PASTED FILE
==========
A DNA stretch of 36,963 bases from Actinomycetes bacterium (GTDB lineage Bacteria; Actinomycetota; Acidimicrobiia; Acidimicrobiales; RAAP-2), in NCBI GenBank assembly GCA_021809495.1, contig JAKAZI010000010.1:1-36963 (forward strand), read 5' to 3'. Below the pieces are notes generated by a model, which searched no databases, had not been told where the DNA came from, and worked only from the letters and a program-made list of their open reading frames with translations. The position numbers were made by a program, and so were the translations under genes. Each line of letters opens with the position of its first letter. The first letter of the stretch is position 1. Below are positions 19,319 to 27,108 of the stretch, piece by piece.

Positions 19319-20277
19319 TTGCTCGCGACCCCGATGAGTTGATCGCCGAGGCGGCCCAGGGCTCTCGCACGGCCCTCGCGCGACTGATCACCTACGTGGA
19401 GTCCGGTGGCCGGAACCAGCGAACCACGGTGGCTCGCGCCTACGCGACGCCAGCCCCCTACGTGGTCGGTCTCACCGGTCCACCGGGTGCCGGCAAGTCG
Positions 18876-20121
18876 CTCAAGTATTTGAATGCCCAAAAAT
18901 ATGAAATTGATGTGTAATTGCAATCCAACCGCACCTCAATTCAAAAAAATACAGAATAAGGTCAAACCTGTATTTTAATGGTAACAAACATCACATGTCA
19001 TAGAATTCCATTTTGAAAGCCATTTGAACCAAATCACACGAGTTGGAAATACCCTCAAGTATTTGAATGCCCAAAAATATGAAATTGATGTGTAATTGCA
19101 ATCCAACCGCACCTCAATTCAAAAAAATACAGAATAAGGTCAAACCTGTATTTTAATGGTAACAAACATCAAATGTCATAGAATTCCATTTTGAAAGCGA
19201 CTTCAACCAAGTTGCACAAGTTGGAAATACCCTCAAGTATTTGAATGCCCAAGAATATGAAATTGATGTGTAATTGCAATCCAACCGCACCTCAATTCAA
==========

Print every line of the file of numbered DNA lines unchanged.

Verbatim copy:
A DNA stretch of 36,963 bases from Actinomycetes bacterium (GTDB lineage Bacteria; Actinomycetota; Acidimicrobiia; Acidimicrobiales; RAAP-2), in NCBI GenBank assembly GCA_021809495.1, contig JAKAZI010000010.1:1-36963 (forward strand), read 5' to 3'. Below the pieces are notes generated by a model, which searched no databases, had not been told where the DNA came from, and worked only from the letters and a program-made list of their open reading frames with translations. The position numbers were made by a program, and so were the translations under genes. Each line of letters opens with the position of its first letter. The first letter of the stretch is position 1. Below are positions 19,319 to 27,108 of the stretch, piece by piece.

Positions 19319-20277
19319 TTGCTCGCGACCCCGATGAGTTGATCGCCGAGGCGGCCCAGGGCTCTCGCACGGCCCTCGCGCGACTGATCACCTACGTGGA
19401 GTCCGGTGGCCGGAACCAGCGAACCACGGTGGCTCGCGCCTACGCGACGCCAGCCCCCTACGTGGTCGGTCTCACCGGTCCACCGGGTGCCGGCAAGTCG
Positions 18876-20121
18876 CTCAAGTATTTGAATGCCCAAAAAT
18901 ATGAAATTGATGTGTAATTGCAATCCAACCGCACCTCAATTCAAAAAAATACAGAATAAGGTCAAACCTGTATTTTAATGGTAACAAACATCACATGTCA
19001 TAGAATTCCATTTTGAAAGCCATTTGAACCAAATCACACGAGTTGGAAATACCCTCAAGTATTTGAATGCCCAAAAATATGAAATTGATGTGTAATTGCA
19101 ATCCAACCGCACCTCAATTCAAAAAAATACAGAATAAGGTCAAACCTGTATTTTAATGGTAACAAACATCAAATGTCATAGAATTCCATTTTGAAAGCGA
19201 CTTCAACCAAGTTGCACAAGTTGGAAATACCCTCAAGTATTTGAATGCCCAAGAATATGAAATTGATGTGTAATTGCAATCCAACCGCACCTCAATTCAA